Cuyahoga River Valley — Our very own national parkWritten by Judy Pfaffenberger | | email@example.com
Did you know that just two hours from Toledo near exit 173 of the turnpike between Cleveland and Akron is Ohio’s first and only national park? More good news is that no entrance fee is required.
In September, my husband and I made a day trip there and enjoyed it very much. The park has many hiking trails but the two easiest ways to explore are by bicycle and steam train.
The closest part of the park to that turnpike exit is about 10 minutes away at Boston Store. We took our bikes and just wanted to get a little taste of what the park had to offer. The ranger at the visitors’ center there recommended that we take the Towpath Trail south and then return on the train. That trail follows the Cuyahoga River in some places but mostly follows the old canal that ran parallel. I had assumed since it was a towpath trail, it would be completely flat. For the most part it was, but there were slight grades here and there.
We went only about eight miles since we are not fast riders and it was already afternoon when we started and certainly didn’t want to take a chance on missing the train back. So we rode south to the Indigo Lake Station, which was the second railroad stop from where we started. We were there on a Friday and not much traffic was on the trail. I read that weekends can be pretty crowded in season.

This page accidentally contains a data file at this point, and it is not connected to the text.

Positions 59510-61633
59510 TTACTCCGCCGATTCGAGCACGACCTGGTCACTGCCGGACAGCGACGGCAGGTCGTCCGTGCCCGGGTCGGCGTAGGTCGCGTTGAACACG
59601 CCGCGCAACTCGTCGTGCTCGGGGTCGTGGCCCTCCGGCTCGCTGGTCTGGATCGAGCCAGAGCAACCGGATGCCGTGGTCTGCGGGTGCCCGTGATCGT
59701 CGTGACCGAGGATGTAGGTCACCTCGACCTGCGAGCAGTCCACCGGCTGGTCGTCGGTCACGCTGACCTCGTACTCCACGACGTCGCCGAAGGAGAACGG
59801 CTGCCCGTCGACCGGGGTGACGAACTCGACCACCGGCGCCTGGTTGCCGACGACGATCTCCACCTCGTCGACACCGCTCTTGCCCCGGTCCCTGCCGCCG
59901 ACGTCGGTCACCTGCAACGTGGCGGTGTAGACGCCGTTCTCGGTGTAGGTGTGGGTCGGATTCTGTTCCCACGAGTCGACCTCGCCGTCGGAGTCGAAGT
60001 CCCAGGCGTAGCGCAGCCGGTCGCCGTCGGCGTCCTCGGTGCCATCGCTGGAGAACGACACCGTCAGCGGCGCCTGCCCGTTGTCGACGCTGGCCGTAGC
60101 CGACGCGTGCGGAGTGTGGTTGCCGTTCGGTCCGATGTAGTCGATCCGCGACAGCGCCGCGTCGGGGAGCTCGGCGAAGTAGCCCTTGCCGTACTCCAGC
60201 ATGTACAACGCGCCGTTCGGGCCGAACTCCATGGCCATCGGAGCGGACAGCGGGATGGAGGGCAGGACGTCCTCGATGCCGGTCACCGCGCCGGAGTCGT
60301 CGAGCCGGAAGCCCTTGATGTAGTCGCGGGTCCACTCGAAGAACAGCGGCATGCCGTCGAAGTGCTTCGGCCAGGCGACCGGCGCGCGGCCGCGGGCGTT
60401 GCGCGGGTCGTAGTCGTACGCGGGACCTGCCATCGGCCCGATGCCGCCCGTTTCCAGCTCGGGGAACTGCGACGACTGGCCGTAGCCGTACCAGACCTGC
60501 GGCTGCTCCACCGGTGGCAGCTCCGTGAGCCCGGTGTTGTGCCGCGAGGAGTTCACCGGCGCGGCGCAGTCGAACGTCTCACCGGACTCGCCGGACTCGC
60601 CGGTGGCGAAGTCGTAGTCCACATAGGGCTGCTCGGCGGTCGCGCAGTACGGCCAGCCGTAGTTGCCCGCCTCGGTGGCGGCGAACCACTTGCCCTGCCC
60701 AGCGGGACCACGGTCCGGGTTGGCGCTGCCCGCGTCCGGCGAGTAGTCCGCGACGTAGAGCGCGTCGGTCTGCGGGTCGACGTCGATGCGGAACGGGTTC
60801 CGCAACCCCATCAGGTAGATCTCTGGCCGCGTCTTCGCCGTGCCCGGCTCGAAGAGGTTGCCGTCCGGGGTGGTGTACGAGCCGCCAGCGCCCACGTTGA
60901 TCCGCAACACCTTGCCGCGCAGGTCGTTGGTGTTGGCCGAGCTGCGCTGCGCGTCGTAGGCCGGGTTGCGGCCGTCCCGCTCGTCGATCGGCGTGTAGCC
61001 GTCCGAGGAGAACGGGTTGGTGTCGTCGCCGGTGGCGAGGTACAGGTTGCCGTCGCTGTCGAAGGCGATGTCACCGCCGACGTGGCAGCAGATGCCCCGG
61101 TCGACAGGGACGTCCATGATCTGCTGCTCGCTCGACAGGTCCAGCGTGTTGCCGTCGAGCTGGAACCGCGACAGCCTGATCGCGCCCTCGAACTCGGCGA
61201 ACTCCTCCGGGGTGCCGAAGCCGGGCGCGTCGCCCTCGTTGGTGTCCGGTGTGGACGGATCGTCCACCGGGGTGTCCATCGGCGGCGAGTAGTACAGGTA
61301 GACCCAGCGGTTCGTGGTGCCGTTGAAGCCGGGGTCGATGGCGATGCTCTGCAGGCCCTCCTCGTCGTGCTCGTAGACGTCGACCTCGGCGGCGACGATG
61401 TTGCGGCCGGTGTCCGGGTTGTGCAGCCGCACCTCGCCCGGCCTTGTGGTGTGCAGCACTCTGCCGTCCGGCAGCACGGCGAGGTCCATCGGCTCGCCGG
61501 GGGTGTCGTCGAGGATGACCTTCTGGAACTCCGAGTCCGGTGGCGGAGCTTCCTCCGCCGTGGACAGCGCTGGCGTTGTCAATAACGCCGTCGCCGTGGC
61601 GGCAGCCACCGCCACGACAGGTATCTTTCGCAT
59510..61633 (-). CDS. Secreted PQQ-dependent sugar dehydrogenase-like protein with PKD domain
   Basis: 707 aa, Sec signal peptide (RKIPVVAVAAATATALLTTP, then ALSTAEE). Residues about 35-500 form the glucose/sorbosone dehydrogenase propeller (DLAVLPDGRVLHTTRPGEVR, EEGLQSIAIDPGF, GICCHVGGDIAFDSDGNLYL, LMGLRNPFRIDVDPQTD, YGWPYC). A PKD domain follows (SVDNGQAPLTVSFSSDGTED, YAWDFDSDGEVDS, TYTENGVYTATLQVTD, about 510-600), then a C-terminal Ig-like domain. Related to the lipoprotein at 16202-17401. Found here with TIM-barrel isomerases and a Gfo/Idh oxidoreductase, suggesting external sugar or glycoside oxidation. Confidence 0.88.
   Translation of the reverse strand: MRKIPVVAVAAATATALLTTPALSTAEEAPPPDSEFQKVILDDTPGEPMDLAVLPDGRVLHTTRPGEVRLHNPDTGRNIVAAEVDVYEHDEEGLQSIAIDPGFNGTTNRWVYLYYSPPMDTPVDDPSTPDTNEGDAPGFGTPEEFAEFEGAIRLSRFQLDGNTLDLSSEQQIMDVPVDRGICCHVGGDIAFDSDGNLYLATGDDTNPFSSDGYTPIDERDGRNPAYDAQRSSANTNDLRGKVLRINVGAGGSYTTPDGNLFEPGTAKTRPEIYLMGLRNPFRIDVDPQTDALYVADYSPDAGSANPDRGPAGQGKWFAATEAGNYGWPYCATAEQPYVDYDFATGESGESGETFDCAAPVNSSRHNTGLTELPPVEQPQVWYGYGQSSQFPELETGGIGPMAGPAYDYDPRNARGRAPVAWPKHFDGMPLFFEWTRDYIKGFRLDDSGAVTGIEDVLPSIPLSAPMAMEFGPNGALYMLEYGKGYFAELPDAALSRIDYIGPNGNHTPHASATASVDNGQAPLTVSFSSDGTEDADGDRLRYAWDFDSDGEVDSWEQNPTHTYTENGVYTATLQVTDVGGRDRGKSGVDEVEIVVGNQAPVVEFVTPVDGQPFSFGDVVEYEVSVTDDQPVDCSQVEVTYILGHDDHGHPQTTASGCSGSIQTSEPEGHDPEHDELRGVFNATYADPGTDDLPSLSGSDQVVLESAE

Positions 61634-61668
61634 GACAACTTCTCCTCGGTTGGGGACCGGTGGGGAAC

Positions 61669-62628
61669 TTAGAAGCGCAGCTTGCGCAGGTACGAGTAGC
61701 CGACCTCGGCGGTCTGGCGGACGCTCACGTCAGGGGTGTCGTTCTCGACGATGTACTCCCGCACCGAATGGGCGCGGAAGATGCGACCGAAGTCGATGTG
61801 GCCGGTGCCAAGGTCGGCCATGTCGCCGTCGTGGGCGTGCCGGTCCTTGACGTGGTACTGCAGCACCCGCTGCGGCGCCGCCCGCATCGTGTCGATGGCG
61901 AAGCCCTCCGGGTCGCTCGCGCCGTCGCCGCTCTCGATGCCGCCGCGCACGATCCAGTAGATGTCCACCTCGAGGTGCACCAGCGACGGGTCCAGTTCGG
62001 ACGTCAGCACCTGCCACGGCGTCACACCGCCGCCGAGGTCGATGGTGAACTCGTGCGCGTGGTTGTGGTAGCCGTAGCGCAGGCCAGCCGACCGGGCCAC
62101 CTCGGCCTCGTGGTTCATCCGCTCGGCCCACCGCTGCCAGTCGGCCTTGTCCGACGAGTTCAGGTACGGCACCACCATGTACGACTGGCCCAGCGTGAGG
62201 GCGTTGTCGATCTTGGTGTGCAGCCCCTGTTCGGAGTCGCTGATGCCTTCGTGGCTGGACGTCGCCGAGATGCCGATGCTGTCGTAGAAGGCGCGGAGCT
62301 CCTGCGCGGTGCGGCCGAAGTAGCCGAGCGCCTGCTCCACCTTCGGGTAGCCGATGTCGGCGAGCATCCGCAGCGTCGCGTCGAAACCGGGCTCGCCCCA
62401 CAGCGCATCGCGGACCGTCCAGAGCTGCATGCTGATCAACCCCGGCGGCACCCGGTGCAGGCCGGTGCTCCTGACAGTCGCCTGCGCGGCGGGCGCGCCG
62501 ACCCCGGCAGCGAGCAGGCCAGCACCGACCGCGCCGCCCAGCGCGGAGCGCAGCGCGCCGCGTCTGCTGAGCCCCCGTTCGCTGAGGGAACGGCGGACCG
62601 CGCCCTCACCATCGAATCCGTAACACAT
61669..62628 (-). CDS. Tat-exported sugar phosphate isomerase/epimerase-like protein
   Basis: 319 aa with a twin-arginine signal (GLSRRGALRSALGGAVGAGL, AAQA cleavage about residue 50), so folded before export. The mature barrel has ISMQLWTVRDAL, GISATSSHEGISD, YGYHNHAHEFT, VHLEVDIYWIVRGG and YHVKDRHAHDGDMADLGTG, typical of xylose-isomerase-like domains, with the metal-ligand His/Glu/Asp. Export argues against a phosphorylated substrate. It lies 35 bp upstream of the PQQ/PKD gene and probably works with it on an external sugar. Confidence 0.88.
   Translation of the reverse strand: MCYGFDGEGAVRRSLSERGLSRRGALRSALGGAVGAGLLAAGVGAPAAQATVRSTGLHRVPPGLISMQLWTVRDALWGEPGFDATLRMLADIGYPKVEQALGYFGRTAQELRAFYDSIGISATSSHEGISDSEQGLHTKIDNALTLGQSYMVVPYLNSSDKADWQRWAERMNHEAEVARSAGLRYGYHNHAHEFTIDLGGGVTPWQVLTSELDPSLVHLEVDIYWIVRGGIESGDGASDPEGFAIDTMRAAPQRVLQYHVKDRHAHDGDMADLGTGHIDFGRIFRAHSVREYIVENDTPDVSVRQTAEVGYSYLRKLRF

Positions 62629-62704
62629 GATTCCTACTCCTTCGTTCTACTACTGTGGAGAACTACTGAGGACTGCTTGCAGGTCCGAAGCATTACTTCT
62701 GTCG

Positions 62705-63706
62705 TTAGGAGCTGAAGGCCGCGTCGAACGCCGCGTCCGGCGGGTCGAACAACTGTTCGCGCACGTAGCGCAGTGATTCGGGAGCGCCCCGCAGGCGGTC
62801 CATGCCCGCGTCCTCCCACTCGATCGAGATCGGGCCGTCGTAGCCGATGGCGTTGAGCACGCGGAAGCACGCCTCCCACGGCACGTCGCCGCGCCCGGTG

We had packed a picnic lunch and enjoyed eating it while sitting on a bench by the beautiful blue lake. That way we would be on hand when the train came. The schedule is posted at the visitors’ centers and also at the stations. The day we were there, the train came by a station in one direction about every two hours. The prior information we found on the Internet said that the price was $2 to put a bike on the train and ride back to our starting point, but the price was actually $3 — still a great bargain by our thinking. Snacks are available for purchase on the train.
No bike rentals were available where we were in the park but a list of rental information is available at www.nps.gov/cuva.htm.
Taking the train on the full scenic excursion costs from $20 online and $18 walk-up. You can board the train at Canton Lincoln Highway Station or Rockside Station in Independence.
After our ride, we wanted to check out two waterfalls and the two places where it is possible to overnight in the park. Stanford House and Farm used to be a youth hostel but is now a budget inn. Not all of the rooms have private baths and prices start at about $50 for a double. It is located quite near Boston Store. About five miles from there is Brandywine Falls, located next to Brandywine Inn which is in the $200 per night range. The top of the falls is near the parking area, but getting a good view of them requires quite a few steps down and then back up on a wooden walkway.
Our last stop before heading home was to see Blue Hen Falls. This was only about a mile from Boston Store. The walk was about a quarter mile each way to see falls that were not nearly so high as Brandywine but over a picturesque rock formation. There is a trail but no boardwalk here.
All in all it was a fairly inexpensive and enjoyable excursion not too far from home.